|Grant Number:||5R01CA112159-05 Interpret this number|
|Primary Investigator:||Schootman, Mario|
|Project Title:||Neighborhood Effects on Quality of Life in Breast Cancer|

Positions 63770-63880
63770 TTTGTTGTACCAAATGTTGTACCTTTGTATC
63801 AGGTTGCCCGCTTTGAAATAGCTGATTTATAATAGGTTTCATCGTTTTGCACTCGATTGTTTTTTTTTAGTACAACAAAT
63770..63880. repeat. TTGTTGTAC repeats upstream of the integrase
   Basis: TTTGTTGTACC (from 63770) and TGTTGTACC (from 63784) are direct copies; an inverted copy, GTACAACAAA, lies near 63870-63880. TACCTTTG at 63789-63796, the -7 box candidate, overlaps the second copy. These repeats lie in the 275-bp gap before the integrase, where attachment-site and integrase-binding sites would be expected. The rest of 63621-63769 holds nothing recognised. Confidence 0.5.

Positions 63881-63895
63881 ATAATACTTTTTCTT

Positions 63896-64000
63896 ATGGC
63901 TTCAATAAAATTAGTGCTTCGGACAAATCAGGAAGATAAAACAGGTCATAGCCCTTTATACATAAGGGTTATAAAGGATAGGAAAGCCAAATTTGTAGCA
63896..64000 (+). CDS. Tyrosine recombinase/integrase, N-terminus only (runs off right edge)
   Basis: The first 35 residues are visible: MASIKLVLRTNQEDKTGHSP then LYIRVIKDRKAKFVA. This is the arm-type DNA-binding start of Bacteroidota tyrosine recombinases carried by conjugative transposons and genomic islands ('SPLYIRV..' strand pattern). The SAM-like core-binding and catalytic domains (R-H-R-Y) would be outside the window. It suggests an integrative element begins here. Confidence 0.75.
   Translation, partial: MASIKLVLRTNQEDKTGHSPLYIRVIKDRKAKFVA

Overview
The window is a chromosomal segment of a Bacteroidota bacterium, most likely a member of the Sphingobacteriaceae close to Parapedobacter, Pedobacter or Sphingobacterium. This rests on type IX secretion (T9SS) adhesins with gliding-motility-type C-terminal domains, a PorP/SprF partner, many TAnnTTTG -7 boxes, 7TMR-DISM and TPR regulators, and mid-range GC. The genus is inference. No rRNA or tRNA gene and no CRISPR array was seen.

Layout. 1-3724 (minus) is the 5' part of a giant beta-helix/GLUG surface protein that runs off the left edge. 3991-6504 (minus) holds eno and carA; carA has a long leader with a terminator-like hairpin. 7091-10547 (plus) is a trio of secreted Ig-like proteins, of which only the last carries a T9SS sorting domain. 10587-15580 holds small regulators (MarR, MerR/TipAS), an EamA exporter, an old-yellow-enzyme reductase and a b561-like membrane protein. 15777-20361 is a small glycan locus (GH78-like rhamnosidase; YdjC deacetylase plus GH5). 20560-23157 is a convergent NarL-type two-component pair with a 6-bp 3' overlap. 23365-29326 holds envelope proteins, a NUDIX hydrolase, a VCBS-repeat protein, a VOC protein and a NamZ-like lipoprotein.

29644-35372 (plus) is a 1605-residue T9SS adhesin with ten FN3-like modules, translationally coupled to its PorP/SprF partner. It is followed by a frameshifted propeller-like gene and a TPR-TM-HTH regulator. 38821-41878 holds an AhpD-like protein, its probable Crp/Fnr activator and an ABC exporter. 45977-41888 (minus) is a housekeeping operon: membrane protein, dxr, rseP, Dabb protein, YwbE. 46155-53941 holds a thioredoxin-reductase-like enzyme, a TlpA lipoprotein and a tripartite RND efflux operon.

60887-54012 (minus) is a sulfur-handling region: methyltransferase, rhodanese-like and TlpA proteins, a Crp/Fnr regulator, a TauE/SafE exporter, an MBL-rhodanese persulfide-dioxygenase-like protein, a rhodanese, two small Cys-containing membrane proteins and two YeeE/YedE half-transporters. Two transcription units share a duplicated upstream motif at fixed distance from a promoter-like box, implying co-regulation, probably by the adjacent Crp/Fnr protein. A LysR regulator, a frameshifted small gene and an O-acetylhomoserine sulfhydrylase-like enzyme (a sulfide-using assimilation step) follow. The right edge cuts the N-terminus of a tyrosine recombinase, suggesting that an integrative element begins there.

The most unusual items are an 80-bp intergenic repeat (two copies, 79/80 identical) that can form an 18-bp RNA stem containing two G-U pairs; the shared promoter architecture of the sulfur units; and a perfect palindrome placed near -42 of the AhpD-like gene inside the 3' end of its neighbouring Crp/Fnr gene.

DESCRIPTION (provided by applicant): With improved survival following breast cancer, there is increasing focus on the health-related quality of life (QoL) of breast cancer survivors. Although neighborhood disadvantage affects adult health behaviors, breast cancer incidence and survival, and QoL of the general population independent of individual-level factors, little attention has been directed toward such neighborhood factors related to QoL following breast cancer diagnosis. The following aims will be addressed in this revised application: 1) Determine the extent of geographic clustering of the change in QoL over time among women with and those without breast cancer at the level of the census tract; 2) Determine the extent to which the change in QoL over time can be explained by neighborhood disadvantage among women with breast cancer and among women without breast cancer; and 3) Identify potential pathways by which neighborhood disadvantage affects changes in QoL over time among women with breast cancer. The proposed prospective, population-based study will extend the current model of individual-level factors and QoL to a multilevel approach by including neighborhood indicators of social and economic disadvantage at the census tract level among women with breast cancer as compared to community-dwelling women without breast cancer. Women with breast cancer will be identified one year following their diagnosis by the Missouri Cancer Registry (MCR). Following consent, they will be interviewed at this time as well as one year later to assess changes over time in QoL. A population-based control group of community-dwelling women without breast cancer will be identified through random-digit dialing and interviewed at similar time points. A composite index of neighborhood disadvantage will be constructed from census data. The multilevel nature of the study makes it possible to identify barriers as part of hypothesized pathways that could be targeted by intervention studies aimed at several levels (e.g., individual and neighborhoods simultaneously) using a multi-pronged approach to improve QoL, as recently recommended by the Institute of Medicine.